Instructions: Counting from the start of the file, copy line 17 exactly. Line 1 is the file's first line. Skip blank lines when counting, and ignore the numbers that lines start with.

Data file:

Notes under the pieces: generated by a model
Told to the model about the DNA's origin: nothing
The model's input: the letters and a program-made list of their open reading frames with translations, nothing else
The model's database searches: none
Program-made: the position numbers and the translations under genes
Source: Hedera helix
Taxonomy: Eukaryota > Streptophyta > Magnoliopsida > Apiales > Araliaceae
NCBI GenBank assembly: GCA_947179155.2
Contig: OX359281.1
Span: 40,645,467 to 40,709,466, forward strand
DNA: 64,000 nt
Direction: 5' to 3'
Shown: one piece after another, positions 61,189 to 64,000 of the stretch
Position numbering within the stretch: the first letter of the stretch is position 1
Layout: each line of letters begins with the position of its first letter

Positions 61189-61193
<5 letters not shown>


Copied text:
<5 letters not shown>